A heartbreaking study of Catholics who have left the Church

The Bishop of the Diocese of Trenton had the courage to invite scholars to survey those who have left Catholicism. It was a self-selected group (people who responded to published invitations, rather than scientific samplings), but still, the responses to the survey break my heart, and should break the heart of anyone with a passion for the Good News of Jesus Christ. Access to the scholars’ work is still not available, but America has posted an article they’ve written. Among the findings:

It should be noted that most respondents said no to our question about any “bad experiences” they may have had with any person officially associated with the church. Mention was made, however, of bad experiences in the confessional; refusals by parish staff to permit eulogies at funerals; denial of the privilege of being a godparent at a relative’s baptism; verbal, emotional and physical abuse in Catholic elementary school; denial of permission for a religiously mixed marriage in the parish church. In one case the parish priest “refused to go to the cemetery to bury my 9-year-old son  because it was not a Catholic cemetery.” Several respondents noted that they were victims of sexual abuse by clergy.

In the context of his reply to this question about “bad experiences,” a 78-year-old male said something that could serve as a guideline for the bishop in reacting to this survey. This man wrote, “Ask a question of any priest and you get a rule; you don’t get a ‘let’s-sit-down-and- talk-about-it’ response.”  It is our hope that there will be more sitting down and talking things over in  the Diocese of Trenton, and perhaps in other dioceses, as a result of this  survey experience.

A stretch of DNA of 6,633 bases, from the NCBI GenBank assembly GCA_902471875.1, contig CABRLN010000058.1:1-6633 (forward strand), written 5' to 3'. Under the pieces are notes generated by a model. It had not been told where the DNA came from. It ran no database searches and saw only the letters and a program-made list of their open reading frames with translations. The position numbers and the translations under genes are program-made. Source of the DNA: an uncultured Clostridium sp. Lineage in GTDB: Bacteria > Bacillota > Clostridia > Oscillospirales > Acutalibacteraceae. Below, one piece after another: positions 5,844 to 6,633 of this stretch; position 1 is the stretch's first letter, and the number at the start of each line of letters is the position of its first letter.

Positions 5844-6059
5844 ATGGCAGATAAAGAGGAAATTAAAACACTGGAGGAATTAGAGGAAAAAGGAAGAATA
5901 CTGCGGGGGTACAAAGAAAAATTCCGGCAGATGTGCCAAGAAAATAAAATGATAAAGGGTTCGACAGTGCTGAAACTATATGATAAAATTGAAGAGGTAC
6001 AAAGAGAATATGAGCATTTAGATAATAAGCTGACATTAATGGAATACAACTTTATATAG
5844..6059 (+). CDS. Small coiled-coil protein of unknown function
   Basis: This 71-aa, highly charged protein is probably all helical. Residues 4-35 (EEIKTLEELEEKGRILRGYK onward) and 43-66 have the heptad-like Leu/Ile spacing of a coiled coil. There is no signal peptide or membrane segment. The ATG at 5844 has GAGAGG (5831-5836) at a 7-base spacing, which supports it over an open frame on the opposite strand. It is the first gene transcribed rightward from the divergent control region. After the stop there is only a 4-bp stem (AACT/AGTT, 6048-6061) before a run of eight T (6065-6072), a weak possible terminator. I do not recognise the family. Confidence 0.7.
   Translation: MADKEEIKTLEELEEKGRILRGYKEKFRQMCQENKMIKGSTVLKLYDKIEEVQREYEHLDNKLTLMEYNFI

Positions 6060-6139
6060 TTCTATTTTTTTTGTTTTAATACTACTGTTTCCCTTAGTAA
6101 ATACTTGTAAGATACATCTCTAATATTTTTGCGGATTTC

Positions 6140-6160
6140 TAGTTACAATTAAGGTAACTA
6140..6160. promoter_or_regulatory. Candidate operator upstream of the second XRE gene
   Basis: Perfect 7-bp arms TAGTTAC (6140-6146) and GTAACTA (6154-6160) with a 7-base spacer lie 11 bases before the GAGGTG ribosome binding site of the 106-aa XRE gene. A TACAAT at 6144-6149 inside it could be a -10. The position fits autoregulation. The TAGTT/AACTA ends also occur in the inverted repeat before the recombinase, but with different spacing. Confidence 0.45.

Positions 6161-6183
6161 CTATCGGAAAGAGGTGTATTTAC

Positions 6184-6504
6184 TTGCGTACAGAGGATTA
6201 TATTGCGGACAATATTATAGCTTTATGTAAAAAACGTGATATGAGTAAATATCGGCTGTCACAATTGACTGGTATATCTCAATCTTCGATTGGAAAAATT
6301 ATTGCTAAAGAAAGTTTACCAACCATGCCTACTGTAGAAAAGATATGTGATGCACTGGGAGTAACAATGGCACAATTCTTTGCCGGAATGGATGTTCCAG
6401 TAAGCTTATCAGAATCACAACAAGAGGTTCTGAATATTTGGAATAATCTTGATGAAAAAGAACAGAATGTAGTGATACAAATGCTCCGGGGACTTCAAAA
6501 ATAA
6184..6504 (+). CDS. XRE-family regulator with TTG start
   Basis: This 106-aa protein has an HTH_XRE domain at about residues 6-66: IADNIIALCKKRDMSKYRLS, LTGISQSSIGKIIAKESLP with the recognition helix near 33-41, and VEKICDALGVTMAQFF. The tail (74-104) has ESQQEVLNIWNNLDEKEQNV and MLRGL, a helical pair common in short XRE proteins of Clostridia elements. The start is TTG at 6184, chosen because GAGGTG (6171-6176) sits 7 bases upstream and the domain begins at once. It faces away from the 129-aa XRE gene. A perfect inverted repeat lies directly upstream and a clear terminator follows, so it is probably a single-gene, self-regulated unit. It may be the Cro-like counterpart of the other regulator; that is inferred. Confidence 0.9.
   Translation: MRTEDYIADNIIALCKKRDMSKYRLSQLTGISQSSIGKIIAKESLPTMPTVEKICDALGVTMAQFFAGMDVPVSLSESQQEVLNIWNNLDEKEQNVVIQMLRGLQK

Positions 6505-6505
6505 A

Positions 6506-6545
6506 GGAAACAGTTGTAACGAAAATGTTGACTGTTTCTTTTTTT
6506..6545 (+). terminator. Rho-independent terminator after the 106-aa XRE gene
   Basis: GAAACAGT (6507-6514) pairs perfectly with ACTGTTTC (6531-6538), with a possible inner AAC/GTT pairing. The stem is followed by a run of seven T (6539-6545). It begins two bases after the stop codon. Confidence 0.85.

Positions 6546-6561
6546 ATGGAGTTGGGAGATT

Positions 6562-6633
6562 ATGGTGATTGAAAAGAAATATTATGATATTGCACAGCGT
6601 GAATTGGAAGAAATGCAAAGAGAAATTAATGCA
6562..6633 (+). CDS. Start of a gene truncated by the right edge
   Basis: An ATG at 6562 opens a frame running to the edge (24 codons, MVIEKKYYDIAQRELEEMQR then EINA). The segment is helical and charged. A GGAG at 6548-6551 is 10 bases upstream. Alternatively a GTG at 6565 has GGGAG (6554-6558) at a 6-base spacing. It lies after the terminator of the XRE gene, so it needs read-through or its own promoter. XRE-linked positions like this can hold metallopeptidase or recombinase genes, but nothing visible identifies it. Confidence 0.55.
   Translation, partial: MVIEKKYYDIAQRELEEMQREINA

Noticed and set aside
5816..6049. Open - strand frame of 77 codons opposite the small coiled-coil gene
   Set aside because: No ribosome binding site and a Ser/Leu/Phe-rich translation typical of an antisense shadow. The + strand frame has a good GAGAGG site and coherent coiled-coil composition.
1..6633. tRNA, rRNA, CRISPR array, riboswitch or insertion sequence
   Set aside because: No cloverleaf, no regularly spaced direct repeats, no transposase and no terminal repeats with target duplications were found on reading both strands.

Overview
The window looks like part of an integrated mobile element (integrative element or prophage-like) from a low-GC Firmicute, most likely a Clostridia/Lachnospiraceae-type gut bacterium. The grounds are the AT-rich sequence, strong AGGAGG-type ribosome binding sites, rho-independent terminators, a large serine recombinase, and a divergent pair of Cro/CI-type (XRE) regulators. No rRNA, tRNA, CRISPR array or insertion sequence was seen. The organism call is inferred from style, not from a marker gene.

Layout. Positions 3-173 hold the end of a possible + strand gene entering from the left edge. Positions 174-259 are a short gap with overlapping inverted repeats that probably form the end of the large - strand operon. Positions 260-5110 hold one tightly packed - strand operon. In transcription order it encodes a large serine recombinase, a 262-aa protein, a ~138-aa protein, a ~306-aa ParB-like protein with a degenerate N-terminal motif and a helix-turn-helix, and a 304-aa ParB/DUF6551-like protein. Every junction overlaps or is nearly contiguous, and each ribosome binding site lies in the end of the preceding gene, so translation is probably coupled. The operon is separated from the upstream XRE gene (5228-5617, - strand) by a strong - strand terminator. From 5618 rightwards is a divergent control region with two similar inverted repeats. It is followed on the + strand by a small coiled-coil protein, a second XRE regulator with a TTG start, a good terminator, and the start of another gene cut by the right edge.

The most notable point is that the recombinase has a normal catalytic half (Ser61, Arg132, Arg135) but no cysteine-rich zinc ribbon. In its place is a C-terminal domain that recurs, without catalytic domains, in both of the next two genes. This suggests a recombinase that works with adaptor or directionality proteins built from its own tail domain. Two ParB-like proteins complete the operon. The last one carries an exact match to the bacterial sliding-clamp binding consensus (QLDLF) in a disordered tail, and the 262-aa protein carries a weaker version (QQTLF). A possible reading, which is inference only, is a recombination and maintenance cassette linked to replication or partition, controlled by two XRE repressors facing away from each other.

The authors’ conclusions:

Considering that these responses come, by definition, from a disaffected group, it is noteworthy that their tone is overwhelmingly positive and that the respondents appreciated the opportunity to express themselves. Some of their recommendations will surely have a positive impact on diocesan life. Not surprisingly, the church’s refusal to ordain women, to allow priests to marry, to recognize same-sex marriage and to admit divorced and remarried persons to reception of the Eucharist surfaced, as did contraception and a host of questions associated with the clergy sex-abuse scandal.

The survey invited respondents to provide their name and contact information if they wanted direct connection with the bishop. Of the almost 300 who responded to the survey, 25 offered their information to the Bishop. I would love to be the fly on the wall in those conversations.

I’ve been thinking a lot about how we as Episcopalians might respond pastorally to the crisis in Roman Catholicism. Short of putting direct ads in newspapers and other media, how do we communicate that our liturgy is quite similar, that we welcome divorced and remarried people, gays and lesbians, and those uncomfortable with the authoritarian hierarchy. The increasing rigidity of our Roman Catholic neighbors makes our openness all the more important, and our message all the more crucial.

Bishop O’Connell deserves praise for undertaking the study, and for his invitation to meet with respondents.

An earlier discussion of the issue is here.

Quitting Church

This week there’s been a good bit of discussion around the web about quitting or leaving church.